The term “scientific socialism” is an oxymoron.
Science pertains to the study of what is, whereas socialism is a vision of what can or should be. To deny scientific status to socialism is not to denigrate its central importance. It provides indispensable guiding images without which our lives would become appallingly drab, and hardly worth living.
Utopian visions are not merely frosting on the cake but a major part of its substance.
Socialism, its Marxian forebears notwithstanding, is one of a variety of utopian ideas.
Utopia is, of course, nowhere, but ever since Plato’s Republic, the counterimage of a perfect society has served to provide regulative ideas for a society more decent, more just, more fraternal than the present. Each society produces the utopia it deserves.
One of the least appealing aspects of contemporary society is its technocratic fixation and its lack of social vision. August Bebel once complained about what he called the damned wontlessness of the poor. In our days, it is not only the poor who lack transcending vision, but even intellectuals have largely deserted their mission to provide utopian images that transcend current habits of thought.
They are for the most part timid souls who are scared to stray too much from the well-trodden path. In America, the utopian image has been in retreat since the early days of the New Deal.
What has been initial retreat has now become a full-scale rout. It seems that, according to the major current thoughtways, anybody who strays from the common paths as theorized by Milton Friedman leads us straight to the gulag.
The greatest challenge to the idea of socialism at the moment does not just come from doctrinaire defenders of the alleged benefits of free markets. It comes from large sections of intellectuals who have of late emerged in Eastern Europe. These men and women have suffered for many years from totalitarian regimes that had the effrontery to call themselves socialist. It is hence not astonishing that many of these intellectuals have turned away from what they conceive socialism to be and have come to extol the free market. Free and unhampered market enterprise is, to be sure, found only in textbooks.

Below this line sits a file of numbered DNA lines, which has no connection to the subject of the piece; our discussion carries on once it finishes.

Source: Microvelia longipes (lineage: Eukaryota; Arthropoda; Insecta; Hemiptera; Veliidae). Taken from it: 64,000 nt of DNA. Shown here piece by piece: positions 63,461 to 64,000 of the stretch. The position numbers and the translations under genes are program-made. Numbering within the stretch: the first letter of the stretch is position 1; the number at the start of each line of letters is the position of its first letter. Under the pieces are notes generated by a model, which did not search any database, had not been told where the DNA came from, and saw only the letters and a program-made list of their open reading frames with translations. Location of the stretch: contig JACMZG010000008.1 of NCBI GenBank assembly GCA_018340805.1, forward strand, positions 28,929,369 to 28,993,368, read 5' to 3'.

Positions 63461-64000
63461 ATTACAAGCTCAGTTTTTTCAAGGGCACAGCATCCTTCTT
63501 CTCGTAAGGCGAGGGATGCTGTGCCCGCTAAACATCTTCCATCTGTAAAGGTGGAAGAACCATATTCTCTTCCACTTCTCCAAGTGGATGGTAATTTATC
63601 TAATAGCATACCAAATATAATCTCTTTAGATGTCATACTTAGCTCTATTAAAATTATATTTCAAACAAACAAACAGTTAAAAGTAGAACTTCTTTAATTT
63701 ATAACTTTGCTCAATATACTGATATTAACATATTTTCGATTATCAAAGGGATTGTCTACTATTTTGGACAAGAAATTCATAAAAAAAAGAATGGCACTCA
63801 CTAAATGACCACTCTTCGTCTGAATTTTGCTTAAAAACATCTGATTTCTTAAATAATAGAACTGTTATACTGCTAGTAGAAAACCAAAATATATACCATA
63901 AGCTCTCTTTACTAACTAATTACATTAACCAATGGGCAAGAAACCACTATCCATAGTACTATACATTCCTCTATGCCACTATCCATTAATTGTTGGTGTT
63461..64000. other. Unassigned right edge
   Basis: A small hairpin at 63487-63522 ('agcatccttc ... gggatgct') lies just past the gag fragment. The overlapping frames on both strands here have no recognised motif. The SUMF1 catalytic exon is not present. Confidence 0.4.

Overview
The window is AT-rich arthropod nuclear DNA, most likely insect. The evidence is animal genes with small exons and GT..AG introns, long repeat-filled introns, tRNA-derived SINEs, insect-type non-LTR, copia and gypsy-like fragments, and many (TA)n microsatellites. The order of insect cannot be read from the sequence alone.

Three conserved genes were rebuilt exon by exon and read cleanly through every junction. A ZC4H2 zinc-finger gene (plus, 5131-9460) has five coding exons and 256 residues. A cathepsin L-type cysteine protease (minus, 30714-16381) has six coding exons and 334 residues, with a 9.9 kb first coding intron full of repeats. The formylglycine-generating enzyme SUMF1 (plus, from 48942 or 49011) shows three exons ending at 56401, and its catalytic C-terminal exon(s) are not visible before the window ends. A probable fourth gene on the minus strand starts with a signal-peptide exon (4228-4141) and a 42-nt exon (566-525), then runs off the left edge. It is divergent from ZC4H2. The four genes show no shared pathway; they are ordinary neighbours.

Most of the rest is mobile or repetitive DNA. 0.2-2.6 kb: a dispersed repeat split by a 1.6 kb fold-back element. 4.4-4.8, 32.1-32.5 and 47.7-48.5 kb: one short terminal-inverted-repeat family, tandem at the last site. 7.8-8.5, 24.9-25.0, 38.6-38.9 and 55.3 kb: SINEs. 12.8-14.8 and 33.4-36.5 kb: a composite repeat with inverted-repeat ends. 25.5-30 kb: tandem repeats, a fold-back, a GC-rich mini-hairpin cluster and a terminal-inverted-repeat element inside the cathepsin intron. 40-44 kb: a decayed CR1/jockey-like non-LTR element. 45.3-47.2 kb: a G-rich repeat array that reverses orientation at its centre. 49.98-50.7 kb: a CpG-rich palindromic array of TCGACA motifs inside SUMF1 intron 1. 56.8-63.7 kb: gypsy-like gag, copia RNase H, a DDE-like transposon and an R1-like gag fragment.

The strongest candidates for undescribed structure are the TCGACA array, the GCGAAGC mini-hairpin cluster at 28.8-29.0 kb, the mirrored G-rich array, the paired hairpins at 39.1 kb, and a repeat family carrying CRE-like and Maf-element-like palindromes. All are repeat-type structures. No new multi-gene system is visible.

What these East European intellectuals perceive as the essence of a free-market society may well be a fatal distortion, but it still has the power to do untold harm to the idea of socialism and of a good society.
Some thirty-five years ago Irving Howe and I wrote an essay for Dissent that was meant to provide rough guidelines to what we believe to be the main components of a good society. We called this paper “Images of Socialism.”
“God,” we quoted Tolstoy, “is the name of my desire,” I see no reason why we should surrender this pregnant hope to all the current Eastern and Western enemies of social promise. Socialism is a guiding and regulative idea. It cannot as such ever be realized fully, but it can serve as a measuring rod for comparing the present with what can be attained through a politics of democratic participation in a fraternal self-governing society. The image of socialism is a yardstick that keeps us honest when we attempt to assess the ailments and tragic consequences of the here and now. The Utopian image of the “good society” can serve as a stimulant for constructive moral change, even though it cannot be fully implemented. At every step on the road we will discover new tasks, which come into view when some of the old goals have been attained. The utopian socialist vision can spur us on even as it leads us to discover new challenges along the way.
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